I like going to open studios, because then I get to see a lot of work across a variety of mediums and styles, by both emerging and mid-career artists; plus, it’s usually easy to talk to them about their art. On October 20th, I visited several of the studios of the 350+ artists who were showing at the Gowanus Open Studios in Brooklyn (even if I were a centipede, I don’t think I’d be able to visit them all). Here are my highlights.
Caroline Otis Heffron and her husband Adam Clayman held a joint show on the parlor floor of their house.
Caroline Otis Heffron (who’s a potter and painter) has created a lovely series of intimate paintings, based on photos she’s taken in museums (mostly of sculptures) and on the streets of New York City. She then cuts these photos and recombines the images to create collages with a new narrative, which she then translates into drawing and paint. For Heffron, the gestures and the moment guide her work.
The first thing that struck me about Adam Clayman’s photographs is that the majority of them were black and white. He confirmed that he works primarily in that mode, as he’s drawn to it. The photos he was showing were primarily images of Italy, India and Brooklyn, especially Coney Island.
Over at 540 President Street, Spaceworks has created low-cost artists studios in a very large two-story building. (They also offer low-cost rehearsal space in Brooklyn and Queens). About 30 of their artists participated in the open studios…
In his Migration series, Peter Patchen uses a 3-D printing process to transform models of war planes into birds – for him the planes, like the B-52 above, are gorgeous but destructive. His work tries to answer the question of what would happen if they became autonomous…
When I entered Taylor McMahon’s studio, I blurted out “are those the strips we used as kids to weave key chains?” (I know, you can’t take me anywhere) and she confirmed that she does, indeed, work with plastic lanyards. I like discovering artists using non-traditional materials, especially when their use of ordinary or mundane items elevates them without making them pretentious. McMahon, whose weavings combine strong geometric and abstract patterns, told me she doesn’t use a chart, since she usually has an idea of what she wants the piece to look like as she works on it. I can’t wait to seen the above weaving when it’s finished.
This oil by Victoria Morales brought back many memories of my childhood, when clotheslines were everywhere, from back yards to the windows in the alleyways between apartment buildings!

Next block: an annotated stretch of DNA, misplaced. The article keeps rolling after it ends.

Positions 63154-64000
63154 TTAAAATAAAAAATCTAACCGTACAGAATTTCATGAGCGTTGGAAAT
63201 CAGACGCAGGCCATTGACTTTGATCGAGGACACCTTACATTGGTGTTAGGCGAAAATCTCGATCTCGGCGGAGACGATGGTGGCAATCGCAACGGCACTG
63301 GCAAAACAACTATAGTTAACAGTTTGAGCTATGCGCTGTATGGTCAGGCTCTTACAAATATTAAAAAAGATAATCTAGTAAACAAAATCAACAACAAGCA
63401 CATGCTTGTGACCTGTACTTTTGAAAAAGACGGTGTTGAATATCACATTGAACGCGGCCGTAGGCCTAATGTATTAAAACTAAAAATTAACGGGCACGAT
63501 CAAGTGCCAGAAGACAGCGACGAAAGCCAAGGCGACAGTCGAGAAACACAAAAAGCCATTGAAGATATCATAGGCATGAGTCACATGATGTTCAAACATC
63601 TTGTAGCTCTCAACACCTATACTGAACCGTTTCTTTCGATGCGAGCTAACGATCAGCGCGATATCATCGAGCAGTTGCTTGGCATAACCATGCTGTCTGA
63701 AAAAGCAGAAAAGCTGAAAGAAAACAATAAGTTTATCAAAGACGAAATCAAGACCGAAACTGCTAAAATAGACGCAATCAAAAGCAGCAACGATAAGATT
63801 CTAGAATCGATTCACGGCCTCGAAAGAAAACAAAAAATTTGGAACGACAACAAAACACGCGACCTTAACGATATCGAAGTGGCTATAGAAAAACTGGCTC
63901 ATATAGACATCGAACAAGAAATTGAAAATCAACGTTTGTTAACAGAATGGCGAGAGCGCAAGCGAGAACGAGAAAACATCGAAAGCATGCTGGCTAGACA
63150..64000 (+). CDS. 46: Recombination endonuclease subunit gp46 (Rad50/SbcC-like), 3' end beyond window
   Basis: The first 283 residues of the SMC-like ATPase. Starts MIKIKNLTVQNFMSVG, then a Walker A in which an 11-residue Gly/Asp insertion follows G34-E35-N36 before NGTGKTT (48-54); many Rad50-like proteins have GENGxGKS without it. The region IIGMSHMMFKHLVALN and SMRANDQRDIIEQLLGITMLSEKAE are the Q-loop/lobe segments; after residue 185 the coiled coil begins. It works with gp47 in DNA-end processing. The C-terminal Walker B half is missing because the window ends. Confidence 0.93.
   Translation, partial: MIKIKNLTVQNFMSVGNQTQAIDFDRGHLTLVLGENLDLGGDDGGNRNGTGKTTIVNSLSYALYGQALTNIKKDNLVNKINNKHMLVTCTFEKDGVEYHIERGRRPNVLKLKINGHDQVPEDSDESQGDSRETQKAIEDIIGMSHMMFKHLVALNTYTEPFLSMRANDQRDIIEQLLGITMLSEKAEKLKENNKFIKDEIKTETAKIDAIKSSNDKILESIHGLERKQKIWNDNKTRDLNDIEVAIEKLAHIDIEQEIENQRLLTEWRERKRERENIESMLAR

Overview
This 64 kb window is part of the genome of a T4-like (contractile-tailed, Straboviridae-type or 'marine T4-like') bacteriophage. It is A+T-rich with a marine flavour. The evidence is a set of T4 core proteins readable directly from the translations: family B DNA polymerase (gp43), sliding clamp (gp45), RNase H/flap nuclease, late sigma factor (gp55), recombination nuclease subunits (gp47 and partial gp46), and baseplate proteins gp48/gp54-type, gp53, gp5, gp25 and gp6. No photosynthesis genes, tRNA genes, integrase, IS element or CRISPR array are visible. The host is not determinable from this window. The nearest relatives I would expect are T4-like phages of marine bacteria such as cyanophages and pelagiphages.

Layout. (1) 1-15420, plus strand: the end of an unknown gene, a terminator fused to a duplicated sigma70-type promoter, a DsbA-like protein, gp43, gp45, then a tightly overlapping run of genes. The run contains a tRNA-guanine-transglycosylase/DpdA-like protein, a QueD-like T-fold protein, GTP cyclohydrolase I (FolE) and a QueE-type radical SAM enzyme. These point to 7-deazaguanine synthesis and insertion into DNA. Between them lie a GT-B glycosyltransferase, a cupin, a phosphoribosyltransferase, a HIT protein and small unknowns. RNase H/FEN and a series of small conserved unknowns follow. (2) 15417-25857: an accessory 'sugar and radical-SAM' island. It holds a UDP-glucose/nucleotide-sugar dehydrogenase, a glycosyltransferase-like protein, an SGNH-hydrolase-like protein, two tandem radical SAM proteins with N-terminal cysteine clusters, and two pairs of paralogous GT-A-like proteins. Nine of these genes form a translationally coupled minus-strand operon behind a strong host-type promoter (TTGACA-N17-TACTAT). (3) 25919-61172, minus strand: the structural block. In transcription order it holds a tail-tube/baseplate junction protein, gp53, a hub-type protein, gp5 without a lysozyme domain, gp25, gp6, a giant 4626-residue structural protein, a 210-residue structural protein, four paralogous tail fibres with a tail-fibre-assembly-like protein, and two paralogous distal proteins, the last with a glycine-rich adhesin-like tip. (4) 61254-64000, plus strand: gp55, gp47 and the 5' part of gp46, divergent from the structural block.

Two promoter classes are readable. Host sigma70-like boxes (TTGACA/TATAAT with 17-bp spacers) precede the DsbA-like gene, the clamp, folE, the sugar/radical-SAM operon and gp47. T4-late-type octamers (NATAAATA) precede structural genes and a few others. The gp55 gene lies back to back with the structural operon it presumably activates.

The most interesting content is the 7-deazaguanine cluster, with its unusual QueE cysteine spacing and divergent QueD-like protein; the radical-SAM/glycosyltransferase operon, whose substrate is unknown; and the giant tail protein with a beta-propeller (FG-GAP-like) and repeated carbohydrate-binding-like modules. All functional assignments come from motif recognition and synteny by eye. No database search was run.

Tegan Brozyna showed work from her series Traverse, where she interweaves painted paper shapes through layers of vertical threads whose tension holds the pieces in place. There’s a certain playfulness in her work, and I like her sense of color.
Right around the block, on the ground floor of 505 Carroll Street, is the Brooklyn branch of the Textile Arts Center (there’s also one in the West Village), where they’ve just expanded, adding more artists studios. They run a 9-month residency program, and offer classes and studio space to the general public. Check them out!
At the Center they were featuring the work of Jose Picayo, a photographer who took a weaving class at the Center, got hooked on it, then took almost all their other classes, and is now making his own designs!
On the second floor you’ll find BLUE: The Tatter Textile Library which opened its doors this summer. Not only does it have a library of over 3,000 textile-related books, it also has the hosts workshops and lectures. It’s a fabulous space and a great addition to the community.
I was happy to see my Boerum Hill neighbor Patricia Stegman, who was showing ten of the lovely nature sketches she made with watercolor, gouache and pastel this past summer while visiting family in France. The above is the most abstract work in that series, but is in the same color palette as the others.
The Brooklyn Workshop Gallery was holding it’s last show, as it closed on October 29th. This is a loss, as the Gallery not only hosted exhibits, but they also held workshops and other community events. Here’s some of the work they were showing…
Immigration is a central theme in much of Iviva Olenick’s work. In this vein, she’s created a Flag series, including the above, which was hung in the Gallery’s front window. The text reads: Give me your tired, your poor, your huddled masses yearning for affordable housing, comprehensive healthcare, credible news, resource-rich integrity-driven schools, unrestricted travel, sanctuary cities, a whole country as sanctuary from the wretched refusals of our most basic inalienable human rights.
Gisella Sorrentino showed work from her summer residency at the Gallery, which resulted in a series, Terra Madre, about becoming a mother. These are self-portraits, built around a dream she had about becoming a mother, a year before her son was born. They also express the duality of being pregnant, and how it made her softer towards the world. The photos were hung in the Gallery’s backyard/garden, which was the perfect setting for them.
This intriguing multi-paneled work by Signe Bresling Rudolfsen …
was being reinterpreted as a weaving by Martine Bisagni, the Gallery’s founder. I hope she opens another space in Brooklyn.
I’m sorry I couldn’t get to more of the Gowanus Open Studios – check out their website if you missed the show – I’m definitely looking forward to next year’s edition!